Contaminants that have emerged as a result of human activity continue to reach even the most remote parts of the world, with scientists recently finding decades old nanoplastics in the north and south pole.
As the world continues to produce, use and dispose of plastics at a growing rate, the danger of plastic pollution is becoming increasingly clear.
Discarded plastics do not disappear. They pollute the environment for years and break down into small particles known as microplastics that range from 5 millimetres to 0.1 micrometres in size, and nanoplastics that are smaller than 0.1 micrometres.
These contaminants have been found to end up in the earth, water, and atmosphere - making their way to our tables and lungs - and travelling around the world.
Of particular concern is “the omnipresence of nanoplastics” in the words of Dusan Materic and colleagues, the researchers behind a recent study that traced nanoplastics in ice cores from Greenland and Antarctica.
Nanoplastics, owing to their minuscule size, can become airborne and be carried distances away from their original sources, travelling farther than microplastics to end up in virtually any part of the world.
READ MORE: Clogging waterways, choking animals: Why we need a global plastics treaty
What dangers are we facing?
So far, exposure to nanoplastics and microplastics have shown several adverse effects on humans and other organisms, and we still don’t have a sufficient understanding of the damage these particles can cause.
One known fact is that nanoplastics, in positive correlation with their increased mobility, are more toxic compared to microplastics.
Alarmingly, nanoplastics can cross into cells and even infiltrate the blood-brain barrier owing to their size, giving them the potential to cause brain damage.
It has been found that nanoplastics can lead to cell damage and inflammation in humans. Growth impairments, larval deformities and other toxic effects have also been observed in marine organisms.
Minuscule plastic particles also signal adverse effects for the environment when they are carried into the atmosphere. These particles can absorb and scatter radiation, thus leading to direct changes in the Earth’s climate.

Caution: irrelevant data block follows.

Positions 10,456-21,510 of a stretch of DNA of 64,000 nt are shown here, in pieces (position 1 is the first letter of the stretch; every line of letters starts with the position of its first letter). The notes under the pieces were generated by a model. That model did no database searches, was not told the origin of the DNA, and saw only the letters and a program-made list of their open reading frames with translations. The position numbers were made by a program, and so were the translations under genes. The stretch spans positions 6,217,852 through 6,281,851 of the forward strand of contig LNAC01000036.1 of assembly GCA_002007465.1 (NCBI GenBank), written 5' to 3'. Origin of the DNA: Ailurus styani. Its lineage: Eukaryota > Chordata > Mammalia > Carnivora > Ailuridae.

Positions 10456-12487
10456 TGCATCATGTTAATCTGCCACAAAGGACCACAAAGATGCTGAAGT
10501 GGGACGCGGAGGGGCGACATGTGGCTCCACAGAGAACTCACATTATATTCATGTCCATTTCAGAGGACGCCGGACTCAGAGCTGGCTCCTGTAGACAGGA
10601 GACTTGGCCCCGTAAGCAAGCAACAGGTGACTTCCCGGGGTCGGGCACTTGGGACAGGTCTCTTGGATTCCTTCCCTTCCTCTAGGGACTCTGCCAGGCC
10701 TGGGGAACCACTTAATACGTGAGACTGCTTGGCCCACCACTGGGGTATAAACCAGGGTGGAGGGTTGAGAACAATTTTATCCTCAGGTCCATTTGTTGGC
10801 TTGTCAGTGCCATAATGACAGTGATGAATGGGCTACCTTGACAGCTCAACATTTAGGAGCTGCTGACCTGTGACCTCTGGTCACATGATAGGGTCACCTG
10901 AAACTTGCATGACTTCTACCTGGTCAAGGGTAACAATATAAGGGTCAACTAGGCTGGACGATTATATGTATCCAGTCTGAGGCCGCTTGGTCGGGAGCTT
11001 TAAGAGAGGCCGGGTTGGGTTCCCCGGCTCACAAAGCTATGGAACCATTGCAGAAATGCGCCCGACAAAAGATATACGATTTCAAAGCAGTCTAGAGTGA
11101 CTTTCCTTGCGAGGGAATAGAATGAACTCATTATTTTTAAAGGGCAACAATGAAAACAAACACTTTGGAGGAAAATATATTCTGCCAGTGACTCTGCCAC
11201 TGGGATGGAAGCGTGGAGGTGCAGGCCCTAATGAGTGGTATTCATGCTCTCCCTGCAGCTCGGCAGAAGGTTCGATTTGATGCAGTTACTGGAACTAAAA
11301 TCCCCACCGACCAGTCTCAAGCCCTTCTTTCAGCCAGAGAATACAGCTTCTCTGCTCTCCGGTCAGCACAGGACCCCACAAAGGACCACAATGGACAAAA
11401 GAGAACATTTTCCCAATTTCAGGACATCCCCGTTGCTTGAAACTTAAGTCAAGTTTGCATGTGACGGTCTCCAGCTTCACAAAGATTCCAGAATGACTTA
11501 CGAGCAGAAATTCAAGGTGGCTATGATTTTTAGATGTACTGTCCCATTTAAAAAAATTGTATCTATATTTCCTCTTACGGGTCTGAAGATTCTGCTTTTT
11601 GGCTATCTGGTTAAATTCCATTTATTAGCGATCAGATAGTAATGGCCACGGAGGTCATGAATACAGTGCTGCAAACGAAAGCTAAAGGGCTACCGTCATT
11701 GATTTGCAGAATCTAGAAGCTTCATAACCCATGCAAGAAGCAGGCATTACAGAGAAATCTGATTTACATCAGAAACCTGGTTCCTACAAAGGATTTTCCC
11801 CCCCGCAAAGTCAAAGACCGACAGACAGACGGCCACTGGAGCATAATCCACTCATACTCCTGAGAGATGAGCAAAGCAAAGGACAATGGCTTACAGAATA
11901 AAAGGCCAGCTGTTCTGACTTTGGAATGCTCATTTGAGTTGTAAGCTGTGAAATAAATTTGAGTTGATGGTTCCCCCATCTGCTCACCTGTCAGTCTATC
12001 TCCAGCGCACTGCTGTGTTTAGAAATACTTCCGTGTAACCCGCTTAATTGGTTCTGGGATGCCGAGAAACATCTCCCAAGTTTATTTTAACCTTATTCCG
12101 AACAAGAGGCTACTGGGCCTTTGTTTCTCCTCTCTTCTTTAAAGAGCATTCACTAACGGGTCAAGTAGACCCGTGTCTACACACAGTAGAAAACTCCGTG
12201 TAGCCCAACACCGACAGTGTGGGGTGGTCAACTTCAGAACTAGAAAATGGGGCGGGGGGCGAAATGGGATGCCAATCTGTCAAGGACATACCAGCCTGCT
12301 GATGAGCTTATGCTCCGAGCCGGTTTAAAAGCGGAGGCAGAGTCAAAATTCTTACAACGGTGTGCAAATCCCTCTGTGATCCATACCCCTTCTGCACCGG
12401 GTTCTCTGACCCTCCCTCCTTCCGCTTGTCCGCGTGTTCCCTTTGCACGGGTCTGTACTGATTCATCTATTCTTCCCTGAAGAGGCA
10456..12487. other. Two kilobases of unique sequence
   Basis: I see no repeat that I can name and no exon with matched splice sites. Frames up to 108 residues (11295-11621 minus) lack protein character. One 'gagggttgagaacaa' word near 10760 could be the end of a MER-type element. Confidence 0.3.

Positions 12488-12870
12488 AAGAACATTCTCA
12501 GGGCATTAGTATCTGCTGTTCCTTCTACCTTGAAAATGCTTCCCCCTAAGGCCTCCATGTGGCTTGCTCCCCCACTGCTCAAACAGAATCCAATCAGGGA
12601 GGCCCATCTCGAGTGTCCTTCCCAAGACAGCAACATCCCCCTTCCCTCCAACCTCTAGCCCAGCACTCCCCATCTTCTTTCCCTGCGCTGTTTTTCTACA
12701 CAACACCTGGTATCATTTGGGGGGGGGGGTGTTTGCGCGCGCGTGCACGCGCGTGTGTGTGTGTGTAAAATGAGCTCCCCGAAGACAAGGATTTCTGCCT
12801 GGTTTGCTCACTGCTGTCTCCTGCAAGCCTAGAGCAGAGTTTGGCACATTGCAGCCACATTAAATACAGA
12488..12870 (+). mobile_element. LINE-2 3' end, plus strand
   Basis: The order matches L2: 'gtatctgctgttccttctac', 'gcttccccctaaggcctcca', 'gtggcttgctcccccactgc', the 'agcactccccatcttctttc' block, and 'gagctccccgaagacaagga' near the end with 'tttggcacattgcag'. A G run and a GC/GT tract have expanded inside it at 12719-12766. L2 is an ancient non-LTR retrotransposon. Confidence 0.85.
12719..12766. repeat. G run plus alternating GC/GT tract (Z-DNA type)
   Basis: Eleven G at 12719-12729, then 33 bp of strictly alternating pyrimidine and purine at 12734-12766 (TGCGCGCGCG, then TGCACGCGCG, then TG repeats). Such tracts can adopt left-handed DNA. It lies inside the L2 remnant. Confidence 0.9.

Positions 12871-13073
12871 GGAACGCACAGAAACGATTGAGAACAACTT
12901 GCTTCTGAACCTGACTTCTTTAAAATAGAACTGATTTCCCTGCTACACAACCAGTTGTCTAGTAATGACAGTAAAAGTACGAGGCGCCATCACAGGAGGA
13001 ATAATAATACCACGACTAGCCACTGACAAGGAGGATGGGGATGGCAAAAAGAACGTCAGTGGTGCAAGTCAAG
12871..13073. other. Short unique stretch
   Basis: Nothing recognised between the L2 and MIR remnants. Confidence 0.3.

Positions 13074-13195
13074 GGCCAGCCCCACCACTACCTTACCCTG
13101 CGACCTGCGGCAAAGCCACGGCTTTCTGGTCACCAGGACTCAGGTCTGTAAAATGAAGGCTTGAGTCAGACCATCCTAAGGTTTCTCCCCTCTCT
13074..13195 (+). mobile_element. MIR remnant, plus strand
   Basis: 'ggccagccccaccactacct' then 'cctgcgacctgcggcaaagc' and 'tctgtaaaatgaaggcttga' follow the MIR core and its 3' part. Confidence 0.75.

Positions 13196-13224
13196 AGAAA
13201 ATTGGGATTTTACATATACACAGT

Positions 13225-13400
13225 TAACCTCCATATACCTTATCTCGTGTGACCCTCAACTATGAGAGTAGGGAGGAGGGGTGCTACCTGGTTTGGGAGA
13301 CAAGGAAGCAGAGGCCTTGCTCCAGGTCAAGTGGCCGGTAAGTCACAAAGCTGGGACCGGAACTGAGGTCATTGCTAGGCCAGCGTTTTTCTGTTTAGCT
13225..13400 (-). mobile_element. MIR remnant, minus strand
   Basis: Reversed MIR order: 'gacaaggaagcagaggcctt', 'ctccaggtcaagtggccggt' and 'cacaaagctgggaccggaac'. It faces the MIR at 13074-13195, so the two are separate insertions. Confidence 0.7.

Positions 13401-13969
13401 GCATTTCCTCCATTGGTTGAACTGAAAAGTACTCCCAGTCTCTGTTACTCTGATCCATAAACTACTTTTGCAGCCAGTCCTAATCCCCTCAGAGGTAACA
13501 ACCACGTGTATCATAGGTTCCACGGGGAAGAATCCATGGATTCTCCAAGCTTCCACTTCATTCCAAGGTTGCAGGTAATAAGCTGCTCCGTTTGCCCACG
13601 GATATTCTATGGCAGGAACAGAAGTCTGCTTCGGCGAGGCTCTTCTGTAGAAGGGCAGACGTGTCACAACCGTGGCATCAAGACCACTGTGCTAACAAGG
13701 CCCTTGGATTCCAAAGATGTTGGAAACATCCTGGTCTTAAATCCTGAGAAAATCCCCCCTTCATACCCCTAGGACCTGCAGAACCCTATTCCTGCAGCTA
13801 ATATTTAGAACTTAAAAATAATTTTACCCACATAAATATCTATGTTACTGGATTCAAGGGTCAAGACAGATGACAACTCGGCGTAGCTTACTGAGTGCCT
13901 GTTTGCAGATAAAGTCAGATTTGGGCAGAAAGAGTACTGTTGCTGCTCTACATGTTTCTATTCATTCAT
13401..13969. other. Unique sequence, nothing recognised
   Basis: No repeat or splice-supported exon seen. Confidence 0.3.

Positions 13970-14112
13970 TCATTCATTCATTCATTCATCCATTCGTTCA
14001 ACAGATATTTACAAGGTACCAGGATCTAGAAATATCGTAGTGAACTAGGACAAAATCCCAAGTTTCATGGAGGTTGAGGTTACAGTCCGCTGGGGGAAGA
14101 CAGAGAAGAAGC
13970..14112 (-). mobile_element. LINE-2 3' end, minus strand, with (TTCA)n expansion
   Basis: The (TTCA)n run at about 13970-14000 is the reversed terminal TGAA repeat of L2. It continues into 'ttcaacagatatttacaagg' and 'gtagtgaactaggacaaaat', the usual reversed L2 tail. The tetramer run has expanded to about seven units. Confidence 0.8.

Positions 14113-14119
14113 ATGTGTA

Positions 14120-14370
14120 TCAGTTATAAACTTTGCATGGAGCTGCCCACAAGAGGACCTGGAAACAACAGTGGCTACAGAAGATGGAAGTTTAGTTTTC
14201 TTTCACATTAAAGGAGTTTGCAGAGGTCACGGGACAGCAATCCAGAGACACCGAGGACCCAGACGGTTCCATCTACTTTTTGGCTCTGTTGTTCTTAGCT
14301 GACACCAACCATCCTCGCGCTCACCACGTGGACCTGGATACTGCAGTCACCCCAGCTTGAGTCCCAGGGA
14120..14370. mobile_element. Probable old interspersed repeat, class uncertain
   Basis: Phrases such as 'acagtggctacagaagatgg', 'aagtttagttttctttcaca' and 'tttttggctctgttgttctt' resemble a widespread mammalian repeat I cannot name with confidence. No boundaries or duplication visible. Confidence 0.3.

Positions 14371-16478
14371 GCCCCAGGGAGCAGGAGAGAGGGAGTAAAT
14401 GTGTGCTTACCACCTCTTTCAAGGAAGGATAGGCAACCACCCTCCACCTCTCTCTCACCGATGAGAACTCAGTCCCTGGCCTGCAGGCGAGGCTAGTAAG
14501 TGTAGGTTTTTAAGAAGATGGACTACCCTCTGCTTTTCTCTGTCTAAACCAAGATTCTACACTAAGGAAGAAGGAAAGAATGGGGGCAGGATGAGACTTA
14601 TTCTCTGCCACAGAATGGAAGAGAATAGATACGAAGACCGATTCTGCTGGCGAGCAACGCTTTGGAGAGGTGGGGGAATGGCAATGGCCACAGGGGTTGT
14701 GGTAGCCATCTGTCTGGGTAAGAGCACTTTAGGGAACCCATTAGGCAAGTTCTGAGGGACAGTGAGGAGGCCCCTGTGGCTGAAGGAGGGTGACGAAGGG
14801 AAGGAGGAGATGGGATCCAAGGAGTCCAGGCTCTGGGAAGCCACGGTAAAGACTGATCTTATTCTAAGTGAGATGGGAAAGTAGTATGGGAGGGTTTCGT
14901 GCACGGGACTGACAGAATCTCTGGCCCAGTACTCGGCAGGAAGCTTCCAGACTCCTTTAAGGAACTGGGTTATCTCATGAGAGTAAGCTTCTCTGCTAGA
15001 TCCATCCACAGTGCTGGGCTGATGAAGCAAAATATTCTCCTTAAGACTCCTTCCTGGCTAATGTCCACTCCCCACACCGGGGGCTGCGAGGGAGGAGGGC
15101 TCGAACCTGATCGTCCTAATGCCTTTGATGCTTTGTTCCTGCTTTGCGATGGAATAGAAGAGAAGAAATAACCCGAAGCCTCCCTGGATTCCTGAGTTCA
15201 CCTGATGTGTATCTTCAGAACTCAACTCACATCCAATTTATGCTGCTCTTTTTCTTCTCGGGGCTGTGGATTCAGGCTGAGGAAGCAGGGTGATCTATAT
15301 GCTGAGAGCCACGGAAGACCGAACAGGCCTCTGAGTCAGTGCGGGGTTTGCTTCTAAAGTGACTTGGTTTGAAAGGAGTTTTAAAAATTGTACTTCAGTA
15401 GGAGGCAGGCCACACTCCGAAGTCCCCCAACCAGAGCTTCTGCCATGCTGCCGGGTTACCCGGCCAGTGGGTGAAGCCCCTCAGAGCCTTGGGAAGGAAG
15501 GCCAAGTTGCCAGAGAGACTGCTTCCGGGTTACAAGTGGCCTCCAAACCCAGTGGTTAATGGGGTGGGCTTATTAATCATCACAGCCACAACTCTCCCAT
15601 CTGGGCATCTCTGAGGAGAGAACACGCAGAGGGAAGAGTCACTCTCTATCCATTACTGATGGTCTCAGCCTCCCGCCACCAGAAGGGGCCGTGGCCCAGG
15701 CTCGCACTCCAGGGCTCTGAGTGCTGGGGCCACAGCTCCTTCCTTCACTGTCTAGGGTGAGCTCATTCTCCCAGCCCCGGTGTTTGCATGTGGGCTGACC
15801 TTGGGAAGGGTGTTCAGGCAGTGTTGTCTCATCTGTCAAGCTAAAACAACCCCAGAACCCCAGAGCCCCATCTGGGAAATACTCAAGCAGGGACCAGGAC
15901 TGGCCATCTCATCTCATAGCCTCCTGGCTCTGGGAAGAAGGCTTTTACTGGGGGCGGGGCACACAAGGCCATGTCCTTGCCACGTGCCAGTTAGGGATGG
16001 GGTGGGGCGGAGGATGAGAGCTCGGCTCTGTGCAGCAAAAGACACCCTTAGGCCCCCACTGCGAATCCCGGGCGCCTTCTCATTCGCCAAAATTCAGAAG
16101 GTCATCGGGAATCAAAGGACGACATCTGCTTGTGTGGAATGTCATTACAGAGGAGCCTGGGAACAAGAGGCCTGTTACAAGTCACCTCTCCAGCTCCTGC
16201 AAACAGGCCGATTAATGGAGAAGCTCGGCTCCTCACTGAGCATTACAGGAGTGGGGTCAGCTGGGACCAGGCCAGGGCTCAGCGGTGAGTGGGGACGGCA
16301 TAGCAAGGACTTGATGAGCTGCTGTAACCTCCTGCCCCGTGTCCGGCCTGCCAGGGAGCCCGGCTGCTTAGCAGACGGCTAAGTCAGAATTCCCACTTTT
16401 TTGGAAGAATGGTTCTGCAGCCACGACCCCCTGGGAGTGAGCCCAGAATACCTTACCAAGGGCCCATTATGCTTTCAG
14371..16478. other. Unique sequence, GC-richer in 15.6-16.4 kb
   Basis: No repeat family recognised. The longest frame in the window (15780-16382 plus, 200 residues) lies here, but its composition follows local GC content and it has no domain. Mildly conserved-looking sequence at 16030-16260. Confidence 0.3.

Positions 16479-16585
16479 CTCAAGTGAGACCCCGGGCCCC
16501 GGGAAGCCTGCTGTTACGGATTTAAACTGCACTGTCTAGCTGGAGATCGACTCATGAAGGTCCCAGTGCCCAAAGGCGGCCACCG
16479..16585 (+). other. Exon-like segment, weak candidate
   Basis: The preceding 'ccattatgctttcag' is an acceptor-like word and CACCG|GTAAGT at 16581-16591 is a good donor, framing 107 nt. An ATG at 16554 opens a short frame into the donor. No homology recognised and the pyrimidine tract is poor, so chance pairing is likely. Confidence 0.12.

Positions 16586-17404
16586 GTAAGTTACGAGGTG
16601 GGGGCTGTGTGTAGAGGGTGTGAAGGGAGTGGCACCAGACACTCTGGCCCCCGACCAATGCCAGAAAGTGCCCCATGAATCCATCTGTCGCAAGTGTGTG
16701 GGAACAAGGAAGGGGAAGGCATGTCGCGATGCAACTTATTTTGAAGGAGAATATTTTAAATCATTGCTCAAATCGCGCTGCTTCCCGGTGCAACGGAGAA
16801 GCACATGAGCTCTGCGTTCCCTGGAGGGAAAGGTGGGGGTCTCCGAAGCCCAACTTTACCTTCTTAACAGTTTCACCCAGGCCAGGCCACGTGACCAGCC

Decades old nanoplastics in Earth’s poles
For their study published in January 2022 looking for nanoplastics in remote parts of the world, Materic and colleagues examined water samples from both the north and south poles.
Their samples were from a 14-metre-deep firn core from Greenland, and sea ice core from Antarctica.
A matter of interest is that they were not examining the surface - they were going down to the core - and still found nanoplastics, meaning that the particles got there decades ago.
In the sample from Greenland, the researchers found 13.2 nanograms of nanoplastics per millilitre (ng/mL), while the number was 52.3 ng/mL for the sample from the Antarctic.
The types of nanoplastics the researchers detected consisted of polyethylene (PE), poly-propylene (PP), polyethylene terephthalate (PET), polystyrene (PS), polyvinyl chloride (PVC), and Tire wear.
These were all identified in the Greenland sample, while the Antarctic sample only showed PE, PP and PET particles - all common types of plastic.
PE is found in single-use bags and containers, as well as houseware, pipes, and agricultural foils. PET is used in clothing and plastic bottles. PP, on the other hand, is also used in food and beverage packaging.
In total, the prevailing type of nanoplastics was PE, contributing to 49 percent of the nanoplastics mass in Greenland and over 50 percent of the mass in the Antarctic.
The researchers suggest that these nanoparticles most likely reached their distant locations through complex processes of global plastic circulation that includes re-emission from land and sea surfaces when plastic products are eroded in physical, chemical and biological processes.
It is likely that emitted plastic particles deposited at the sampling locations through atmospheric circulation by becoming airborne, or marine circulation via ocean currents.
These nanoplastics could have come from primary sources - hotspots where the plastic products are produced, used, and disposed of - or secondary sources such as microplastics that were already eroded from these primary sources.
Now that they have been found in the most remote places of the world, it is becoming clear that toxic nanoplastics can be everywhere, and we are not prepared to engage in an effective battle with them.
The threat of nanoplastics is yet another global issue that is in need of major international attention as we have just begun to face the repercussions.